For the first time in its history, the Chicago Tribune has endorsed a Democrat for President. Barack Obama has overcome yet another hurdle by demonstrating intelligence and leadership. More importantly perhaps, he has done so by overturning many contemporary tropes of political campaigns — borderline corrupt if not immoral fundraising practices, lies and deceit from the stump, pandering on platform positions, dramatic demonstrations of outraged honor. For that, he deserves respect.
My concern is that his supporters will not see past all that to think through his clearly-stated positions and consider how they verge from what we’ve come to expect from Democrats. Obama’s appeal to the consensus and to avoiding the stock in trade Democratic Party positions means he’ll have some enemies not just on the right but on the left.
He is against abortion on demand. He favors a complete ban on third term abortions except for health and life of the mother. Surveys show among most Americans concerns about abortions grow as the fetus grows. Obama seems to be with them on this one, but perhaps not with NARAL and NOW.
As we have heard, Obama’s plan will not provide universal health care coverage. It will however provide coverage to all children. But where does that leave us adults? Somewhere in the middle. I can’t figure out why he has taken this odd position but I suspect it has to do with cost.
Middle East Wars
Obama understands he cannot withdraw the US from Iraq if it means images of more casualties. Bush effectively kept media cameramen far from caskets and cemeteries, one reason perhaps why an impassioned public antiwar outcry never materialized. Such images would create big problems for him as would the disloyal opposition, Ralph Nadar, and the anti-war groups. Obama has talked about defocusing on Iraq and doubling down on Afghanistan, but he’ll have trouble doing so. That would mean the savings from easing down the war would not be available to pay for health care and other programs he has campaigned on.
And then there is Afghanistan. Obama is famous, as the Chicago Tribune states, for listening. Recently there have been Middle East experts cited in media articles saying not only that the Taliban are stronger than ever but that Afghanistan is “unwinnable.” So, what should be the strategy for stabilizing the area and removing the threat posed by Islamist extremists?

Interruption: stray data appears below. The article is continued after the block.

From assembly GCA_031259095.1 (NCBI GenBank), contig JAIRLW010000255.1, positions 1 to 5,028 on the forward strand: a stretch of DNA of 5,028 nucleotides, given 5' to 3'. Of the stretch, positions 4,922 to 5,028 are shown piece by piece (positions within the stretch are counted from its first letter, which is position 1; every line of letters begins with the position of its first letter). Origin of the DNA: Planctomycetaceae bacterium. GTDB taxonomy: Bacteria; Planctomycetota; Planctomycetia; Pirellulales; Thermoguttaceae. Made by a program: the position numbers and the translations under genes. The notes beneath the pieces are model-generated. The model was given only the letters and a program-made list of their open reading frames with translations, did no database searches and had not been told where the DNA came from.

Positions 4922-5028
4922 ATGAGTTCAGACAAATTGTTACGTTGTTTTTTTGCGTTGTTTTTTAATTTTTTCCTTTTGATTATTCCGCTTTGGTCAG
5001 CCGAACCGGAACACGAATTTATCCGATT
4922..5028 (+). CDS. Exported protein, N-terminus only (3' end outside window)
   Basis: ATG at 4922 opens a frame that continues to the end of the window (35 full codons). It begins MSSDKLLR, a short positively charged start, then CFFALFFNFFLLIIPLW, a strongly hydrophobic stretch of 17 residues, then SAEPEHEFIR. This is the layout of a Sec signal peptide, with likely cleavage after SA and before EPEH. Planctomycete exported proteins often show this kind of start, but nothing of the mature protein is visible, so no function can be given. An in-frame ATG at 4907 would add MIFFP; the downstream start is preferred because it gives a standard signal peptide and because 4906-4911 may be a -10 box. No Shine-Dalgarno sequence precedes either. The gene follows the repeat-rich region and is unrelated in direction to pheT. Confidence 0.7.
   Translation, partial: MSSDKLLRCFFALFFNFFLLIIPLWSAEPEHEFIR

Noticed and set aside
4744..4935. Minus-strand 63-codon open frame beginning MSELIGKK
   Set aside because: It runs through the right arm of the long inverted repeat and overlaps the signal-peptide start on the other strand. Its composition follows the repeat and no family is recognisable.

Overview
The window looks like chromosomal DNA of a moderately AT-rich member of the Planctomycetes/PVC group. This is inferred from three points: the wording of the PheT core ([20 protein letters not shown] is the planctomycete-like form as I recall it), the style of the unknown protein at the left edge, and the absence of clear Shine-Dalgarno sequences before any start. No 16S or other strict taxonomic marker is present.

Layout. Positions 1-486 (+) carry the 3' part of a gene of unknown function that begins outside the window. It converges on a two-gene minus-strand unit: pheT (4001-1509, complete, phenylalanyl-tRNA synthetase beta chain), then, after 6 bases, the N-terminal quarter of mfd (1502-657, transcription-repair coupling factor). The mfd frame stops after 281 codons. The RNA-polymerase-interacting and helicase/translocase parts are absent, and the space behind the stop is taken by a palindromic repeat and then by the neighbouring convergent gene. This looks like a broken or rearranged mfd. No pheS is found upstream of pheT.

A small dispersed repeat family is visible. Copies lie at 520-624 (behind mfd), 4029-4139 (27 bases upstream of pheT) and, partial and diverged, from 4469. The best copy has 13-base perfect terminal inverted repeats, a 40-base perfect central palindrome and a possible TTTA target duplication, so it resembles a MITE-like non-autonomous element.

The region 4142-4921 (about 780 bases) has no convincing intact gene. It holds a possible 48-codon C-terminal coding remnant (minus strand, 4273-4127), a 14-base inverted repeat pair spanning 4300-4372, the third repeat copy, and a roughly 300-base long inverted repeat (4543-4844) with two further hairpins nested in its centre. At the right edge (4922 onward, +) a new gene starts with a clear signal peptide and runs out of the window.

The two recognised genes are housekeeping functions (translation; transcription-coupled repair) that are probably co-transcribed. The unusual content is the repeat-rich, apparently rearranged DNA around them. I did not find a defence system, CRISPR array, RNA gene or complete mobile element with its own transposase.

While Obama has clearly identified with the African-American populace, more than with his Caucasion heritage, early polls showed poor traction among those voters. That has now changed. But Jesse Jackson and Al Sharpton could very well criticize Obama if his Administration does not champion many of the causes close to African-Americans. He will receive support for social programs that extend to African-Americans and other minority groups, such as health care. But what is his position on affirmative action, for example?
Obama is opposed to gay marriage, while supporting civil unions. The gay rights movement says that is not enough.
Obama is not pro-gun control. He must have decided it was a no-win position. He does however draw the line somewhere. He opposes the right to own an arsenal. This may be a good middle ground for most Americans. That’s not enough for the gun control lobby (and by the way, it is anathema to the NRA).
With all the problems facing the next Administration — crumbling infrastructure, lack of health care, education reform, economic slowdown and unemployment to mention a few — any President could do a lot of harm by cutting spending. This time, the spending has got to do some good and be seen as a smart investment in the future. There will be many naysayers.
No American politician today can survive without support for Israel. But what’s an intelligent person like Obama to do about the fact that Palestinians have been schnitzeled? My guess is that he will work hard on Middle East peace talks and in the process make pro-Israel Jews very nervous.